Looking to the West for help is counterproductive for the protests, argues Dragan Plavšić
Tuesday marked the anniversary of 70 years of Chinese Communist Party rule, but it was also the most violent day so far in the Hong Kong protests.
As Chinese soldiers paraded with all the pomp and circumstance of a ruling class increasingly confident of its powers, Hong Kong police were demonstrating what those powers really mean when they shot an 18-year-old protestor in the chest (he survived but is in a critical condition) and arrested 269 others aged between 12 and 70.
Often glossed over in western reports is the fact that the conflict between the protestors and the immediate authorities in Hong Kong is essentially one for more democracy. Indeed, one of the protestors’ key demands is for universal suffrage for the governing Legislative Council and Executive elections. But it is also of course a proxy conflict for the one between the protestors and Beijing. This conflict began in March when protestors took to the streets to oppose a bill for the extradition of criminal fugitives to mainland China. Their entirely reasonable suspicion was that this was but the thin end of the wedge, merely a prelude to their loss of autonomy and Hongkongers falling under Beijing’s untrammelled jurisdiction.
Although the bill was eventually withdrawn, the ongoing problem for the authorities is the deep mistrust in which they are now held. Their every move has become suspect. The protestors do not believe they can rely on the authorities to protect them against Beijing and there is little doubt that they are right to make that assessment.
However, Hongkongers are divided, as people inevitably are in these situations. Beijing has its supporters. They seek a swift end to the protests and some would certainly welcome Red Army intervention (which may have become more likely now the 70th anniversary is over).
There is a profound struggle for hearts and minds going on then, and it is not difficult to see why in response to the potential threat from Beijing many protestors look westwards to London (the former colonial power of course) but especially Washington. This is a serious mistake, however.
First, it is unlikely that London or Washington will help except verbally (anything else risks more than just a local catastrophe of course).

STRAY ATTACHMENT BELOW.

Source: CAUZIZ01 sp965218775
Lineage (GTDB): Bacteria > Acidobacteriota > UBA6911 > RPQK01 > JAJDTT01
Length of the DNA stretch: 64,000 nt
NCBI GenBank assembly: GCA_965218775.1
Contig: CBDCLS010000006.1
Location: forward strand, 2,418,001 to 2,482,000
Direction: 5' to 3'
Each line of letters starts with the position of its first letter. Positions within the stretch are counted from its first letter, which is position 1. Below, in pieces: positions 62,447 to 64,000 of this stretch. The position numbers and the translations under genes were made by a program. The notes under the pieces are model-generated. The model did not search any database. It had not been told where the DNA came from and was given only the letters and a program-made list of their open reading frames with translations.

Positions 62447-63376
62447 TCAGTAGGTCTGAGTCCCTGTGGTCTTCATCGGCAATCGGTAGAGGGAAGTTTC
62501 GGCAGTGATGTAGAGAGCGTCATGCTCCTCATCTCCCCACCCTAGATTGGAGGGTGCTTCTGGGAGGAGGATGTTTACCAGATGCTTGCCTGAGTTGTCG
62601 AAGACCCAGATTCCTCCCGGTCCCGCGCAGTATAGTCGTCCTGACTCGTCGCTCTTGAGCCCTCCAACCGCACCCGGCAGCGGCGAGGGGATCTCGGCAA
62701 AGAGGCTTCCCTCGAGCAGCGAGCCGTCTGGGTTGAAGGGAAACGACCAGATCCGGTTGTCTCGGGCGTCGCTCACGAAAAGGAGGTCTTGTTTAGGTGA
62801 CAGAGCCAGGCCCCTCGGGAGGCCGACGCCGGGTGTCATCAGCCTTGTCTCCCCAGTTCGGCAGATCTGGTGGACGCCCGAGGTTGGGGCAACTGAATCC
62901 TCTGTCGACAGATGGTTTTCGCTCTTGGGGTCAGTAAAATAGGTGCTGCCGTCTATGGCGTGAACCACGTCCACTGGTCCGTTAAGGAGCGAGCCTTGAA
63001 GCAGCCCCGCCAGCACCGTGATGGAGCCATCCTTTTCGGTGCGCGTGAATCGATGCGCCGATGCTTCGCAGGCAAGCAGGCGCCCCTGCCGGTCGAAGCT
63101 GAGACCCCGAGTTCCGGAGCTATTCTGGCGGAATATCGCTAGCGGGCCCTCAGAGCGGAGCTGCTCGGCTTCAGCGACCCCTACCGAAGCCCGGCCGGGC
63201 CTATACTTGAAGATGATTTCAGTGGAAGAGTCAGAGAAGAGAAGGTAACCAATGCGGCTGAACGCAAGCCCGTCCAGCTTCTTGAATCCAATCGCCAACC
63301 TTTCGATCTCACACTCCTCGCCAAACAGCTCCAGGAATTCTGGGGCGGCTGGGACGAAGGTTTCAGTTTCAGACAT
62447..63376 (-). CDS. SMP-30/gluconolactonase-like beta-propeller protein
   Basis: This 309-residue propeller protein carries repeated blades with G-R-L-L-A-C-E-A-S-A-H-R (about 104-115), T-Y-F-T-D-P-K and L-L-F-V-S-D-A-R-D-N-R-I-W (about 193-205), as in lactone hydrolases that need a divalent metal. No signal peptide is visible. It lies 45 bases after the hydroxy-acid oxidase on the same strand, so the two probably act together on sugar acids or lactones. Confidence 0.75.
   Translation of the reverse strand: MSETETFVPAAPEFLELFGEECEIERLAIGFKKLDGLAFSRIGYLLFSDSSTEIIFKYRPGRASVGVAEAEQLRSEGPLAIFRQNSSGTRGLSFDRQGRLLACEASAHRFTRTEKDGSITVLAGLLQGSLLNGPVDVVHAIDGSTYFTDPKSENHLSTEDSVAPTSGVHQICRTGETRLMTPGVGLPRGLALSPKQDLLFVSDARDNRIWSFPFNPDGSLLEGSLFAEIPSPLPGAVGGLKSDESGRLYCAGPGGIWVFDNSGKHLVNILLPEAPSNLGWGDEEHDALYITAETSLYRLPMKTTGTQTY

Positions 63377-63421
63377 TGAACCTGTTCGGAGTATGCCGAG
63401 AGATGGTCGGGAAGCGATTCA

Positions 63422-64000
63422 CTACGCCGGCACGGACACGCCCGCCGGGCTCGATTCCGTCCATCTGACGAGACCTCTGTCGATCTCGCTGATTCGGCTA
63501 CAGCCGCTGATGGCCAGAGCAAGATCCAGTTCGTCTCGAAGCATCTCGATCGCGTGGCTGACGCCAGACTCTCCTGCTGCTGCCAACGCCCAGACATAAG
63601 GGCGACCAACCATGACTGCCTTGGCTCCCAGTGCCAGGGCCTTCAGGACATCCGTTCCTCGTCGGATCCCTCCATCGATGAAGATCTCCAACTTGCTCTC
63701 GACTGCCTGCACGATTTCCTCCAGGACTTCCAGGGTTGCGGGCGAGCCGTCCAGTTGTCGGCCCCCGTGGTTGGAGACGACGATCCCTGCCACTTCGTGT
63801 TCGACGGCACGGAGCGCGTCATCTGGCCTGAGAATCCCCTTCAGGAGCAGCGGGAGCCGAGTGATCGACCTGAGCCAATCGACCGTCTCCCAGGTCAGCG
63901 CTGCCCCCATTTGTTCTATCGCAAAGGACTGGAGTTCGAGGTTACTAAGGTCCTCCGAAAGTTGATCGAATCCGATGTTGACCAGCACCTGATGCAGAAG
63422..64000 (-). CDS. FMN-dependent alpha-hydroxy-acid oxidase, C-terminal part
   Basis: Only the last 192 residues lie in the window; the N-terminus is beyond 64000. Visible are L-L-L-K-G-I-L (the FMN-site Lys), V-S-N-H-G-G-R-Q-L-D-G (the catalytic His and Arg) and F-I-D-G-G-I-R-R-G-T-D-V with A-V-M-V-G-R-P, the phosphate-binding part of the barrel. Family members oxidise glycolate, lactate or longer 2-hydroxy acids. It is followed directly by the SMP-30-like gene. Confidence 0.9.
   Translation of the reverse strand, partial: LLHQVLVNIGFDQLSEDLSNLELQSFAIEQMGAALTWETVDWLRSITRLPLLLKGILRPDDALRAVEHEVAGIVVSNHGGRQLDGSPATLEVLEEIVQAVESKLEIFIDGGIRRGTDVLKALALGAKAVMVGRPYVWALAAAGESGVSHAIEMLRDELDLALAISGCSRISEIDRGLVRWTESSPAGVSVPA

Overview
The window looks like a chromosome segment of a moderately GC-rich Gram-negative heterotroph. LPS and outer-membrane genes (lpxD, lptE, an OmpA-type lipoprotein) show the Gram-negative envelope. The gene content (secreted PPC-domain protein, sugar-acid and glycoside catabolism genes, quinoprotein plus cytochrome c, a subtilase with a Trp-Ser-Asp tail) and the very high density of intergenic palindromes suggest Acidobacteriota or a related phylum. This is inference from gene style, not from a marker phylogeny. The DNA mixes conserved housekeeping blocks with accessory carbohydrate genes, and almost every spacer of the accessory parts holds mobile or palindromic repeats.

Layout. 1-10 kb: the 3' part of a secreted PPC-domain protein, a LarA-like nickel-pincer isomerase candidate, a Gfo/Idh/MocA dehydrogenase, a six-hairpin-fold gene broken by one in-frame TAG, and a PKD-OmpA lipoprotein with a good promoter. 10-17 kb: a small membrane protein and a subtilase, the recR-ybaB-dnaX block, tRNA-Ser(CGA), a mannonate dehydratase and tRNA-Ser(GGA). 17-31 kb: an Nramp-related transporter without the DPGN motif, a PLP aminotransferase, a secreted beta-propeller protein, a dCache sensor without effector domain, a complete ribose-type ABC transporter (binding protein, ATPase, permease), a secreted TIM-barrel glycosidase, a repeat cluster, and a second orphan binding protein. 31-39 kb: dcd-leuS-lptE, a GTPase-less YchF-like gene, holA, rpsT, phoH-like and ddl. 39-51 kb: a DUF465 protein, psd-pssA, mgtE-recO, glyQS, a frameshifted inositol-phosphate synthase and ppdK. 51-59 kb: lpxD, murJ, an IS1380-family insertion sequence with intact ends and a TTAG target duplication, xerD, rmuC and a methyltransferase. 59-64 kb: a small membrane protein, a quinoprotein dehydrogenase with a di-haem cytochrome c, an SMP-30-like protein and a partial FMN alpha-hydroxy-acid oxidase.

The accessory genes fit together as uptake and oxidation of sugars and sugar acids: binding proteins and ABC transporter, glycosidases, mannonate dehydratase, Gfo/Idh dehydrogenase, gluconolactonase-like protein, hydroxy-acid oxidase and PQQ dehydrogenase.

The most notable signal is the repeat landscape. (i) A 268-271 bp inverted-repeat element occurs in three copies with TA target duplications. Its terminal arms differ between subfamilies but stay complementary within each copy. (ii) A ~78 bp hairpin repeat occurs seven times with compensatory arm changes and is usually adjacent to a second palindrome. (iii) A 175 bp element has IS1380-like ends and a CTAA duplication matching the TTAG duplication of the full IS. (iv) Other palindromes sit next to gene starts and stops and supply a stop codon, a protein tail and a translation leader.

But second, and more important, such appeals will be counterproductive. They will only harden the resolve of pro-Beijing Hongkongers to oppose the protests and thus any foreign meddling in domestic affairs. They will do nothing to win them over to the struggle. They will also reduce the possibility of the protests spreading to the mainland. And they will more and more belittle the role of the protestors in their own minds as they look to an external saviour instead of building on their own strengths.
Winning the argument in Hong Kong itself is the most important task of all at present because the stronger the home front the more likely it is Beijing will hesitate over intervening. The more divided the home front, the greater the likelihood of intervention. Crucial to winning this argument is the clear and unambiguous independence of the protestors, which means above all independence from western associations and links.
For the radical left, the protests are an opportunity to put these arguments to the movement, to persuade some protestors and to prise open some space for activity. This is not by any means to underestimate the great difficulties involved in a situation where most Hongkongers believe the only viable political alternatives are the devil of western imperialism or the deep China Sea of Xi Jinping Thought. But those who can point to a better strategy and better tactics in the present are the ones who will plant some valuable seeds for the future.
Dragan Plavšić is a member of Counterfire in London and of Marks21 in Serbia. He jointly edited The Balkan Socialist Tradition and the Balkan Federation 1871-1915 (2003).